Good Deed for the Day

Despite worrying less about other people’s sheep these days, there are still some things I can’t ignore. Riding down to the papershop this morning in the calm before the deluge that arrived this afternoon, I noticed a sheep standing looking through a fence in a slightly strange manner. On my way back, it was still there, and I realised it had got its head stuck through the wire – so stuck that even the approach of the Dread Bicycle was not enough to dislodge it. Now while my putting-lambs-back-into-field skills are second to none, I draw the line at sheepectomies from wire fences so I rode on to the nearest farm to seek grown up assistance. After wandering around a particularly Marie-Celeste like farmyard – there was even an empty Land Rover with its engine still running – I finally scared up someone in overalls who looked approximately 12 (I thought it was policemen not farmers who were getting younger) and let him know the glad news and pedalled off, in the knowledge of a good deed well done.

Two thoughts did strike me on the way home, though. The first is why farmers insist on putting sheep in fields fenced with almost exactly sheep-head-sized wire mesh. Given the whole grass-is-greener situation, that must inevitably and regularly end in tears.

And the second thought was that I should probably have stuck around to see exactly how to remove a sheep from a wire fence, as I have absolutely no idea. I know with children and railings you are supposed to turn the child upside down, although thinking about it I have absolutely idea how that might help. Something to do with the ears, I suppose. But if I could add fence de-sheeping to my other skills, then I could become a truly useful member of rural society.

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10 Responses to Good Deed for the Day

  1. Charles says:

    Sorry got to tell someone, caught my first salmon today!!?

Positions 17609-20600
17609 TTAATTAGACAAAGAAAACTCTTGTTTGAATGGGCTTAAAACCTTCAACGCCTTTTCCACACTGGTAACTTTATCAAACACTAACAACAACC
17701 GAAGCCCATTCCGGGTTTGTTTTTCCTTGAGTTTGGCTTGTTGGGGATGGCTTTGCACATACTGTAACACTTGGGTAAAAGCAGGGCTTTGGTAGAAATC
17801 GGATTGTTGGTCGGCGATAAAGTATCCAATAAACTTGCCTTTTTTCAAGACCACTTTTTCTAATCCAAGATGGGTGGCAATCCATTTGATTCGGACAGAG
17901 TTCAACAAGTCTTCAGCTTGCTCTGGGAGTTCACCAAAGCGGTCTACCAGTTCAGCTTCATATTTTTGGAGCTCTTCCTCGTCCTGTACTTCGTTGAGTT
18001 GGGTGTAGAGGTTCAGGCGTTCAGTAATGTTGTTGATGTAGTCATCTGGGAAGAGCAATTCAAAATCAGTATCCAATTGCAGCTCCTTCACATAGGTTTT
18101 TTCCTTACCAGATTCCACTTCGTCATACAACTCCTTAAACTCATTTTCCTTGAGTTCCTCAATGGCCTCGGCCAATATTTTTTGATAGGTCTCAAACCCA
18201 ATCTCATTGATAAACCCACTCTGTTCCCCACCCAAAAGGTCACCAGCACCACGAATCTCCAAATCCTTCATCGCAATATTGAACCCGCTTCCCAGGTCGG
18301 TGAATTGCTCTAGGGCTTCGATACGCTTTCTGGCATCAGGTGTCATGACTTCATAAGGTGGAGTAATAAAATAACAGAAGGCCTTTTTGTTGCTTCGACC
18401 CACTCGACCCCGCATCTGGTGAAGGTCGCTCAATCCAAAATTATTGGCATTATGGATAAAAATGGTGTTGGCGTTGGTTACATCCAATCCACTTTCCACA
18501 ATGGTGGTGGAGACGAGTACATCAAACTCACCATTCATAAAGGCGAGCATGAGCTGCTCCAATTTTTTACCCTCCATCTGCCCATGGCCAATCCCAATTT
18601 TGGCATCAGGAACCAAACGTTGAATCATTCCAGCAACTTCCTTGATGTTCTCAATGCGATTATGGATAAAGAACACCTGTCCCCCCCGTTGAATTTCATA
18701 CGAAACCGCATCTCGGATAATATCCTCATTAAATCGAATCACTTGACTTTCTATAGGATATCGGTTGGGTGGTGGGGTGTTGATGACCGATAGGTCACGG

Sheep can get stuck in anything, so I suppose the farmers put something obvious there for them to get stuck in, rather than having to pull them out of a tree, or something. Sheep are well known for their suicidal tendenciesBY THE WAY I CAUGHT A SALMON. PUT IT BACK AS WELL.

  2. disgruntled says:

    Are you saying that you caught a salmon by any chance?

  3. misspiggy says:

    Your last two paragraphs made me laugh a lot. I’d never thought of sheep as being affected by grass-is-greener syndrome, but on reflection it must be their main motivator…

  4. CJ says:

    I think you’re supposed to butter children as well. I’m not sure that lightly greasing a sheep would help though.

  5. disgruntled says:

    @misspiggy – I’d have thought sheep invented it…
    @CJ – now that makes more sense than turning them upside down.

  6. Bob says:

    Many, MANY decades ago, our family used to keep sheep. The common knowledge was, “You need walls twelve feet high, lathed and plastered” to keep them in.
    Unfortunately, as sheep are inherently dumb, if one manages to find a way to get completely out, the rest will follow. At least “your” sheep only had its head stuck. Silly bugger.

  7. disgruntled says:

    yeah but I can get them back into fields, I can’t get them out of fences… (funny how sheep are so clever at getting out of things but so stupid at getting back in)

  8. babymother says:

    1) “The first is why farmers insist on putting sheep in fields fenced with almost exactly sheep-head-sized wire mesh. Given the whole grass-is-greener situation, that must inevitably and regularly end in tears.” This was Town Mouse genius – best turn of phrase of the year… 2) Never mind learning how to de-fence a sheep. I spent my shepherdess days (I was a shepherdess, you know! although I’ve never caught a salmon, or put one back) worrying that I would have to put my penknife through a sheep’s ribcage to let out all the built-up gas if it had eaten too much clover. In the event, when one of my sheep did eat too much clover I didn’t notice until it was dead, so no penknife needed. (Now, instead, I worry about having to perform impromptu tracheotomies on suffocating peanut-allergic children :-() 3) With the childhood obesity pandemic, it’s getting harder to turn children upside down, especially when they’re buttered.

  9. disgruntled says:

    @Babymother – I hope you have the penknives firmly locked away; sounds like a good way to turn a mild crisis into a disaster…

  10. […] have had occasion to wonder in the past why farmers put sheep in fields with fences that have holes which are temptingly just big enough […]

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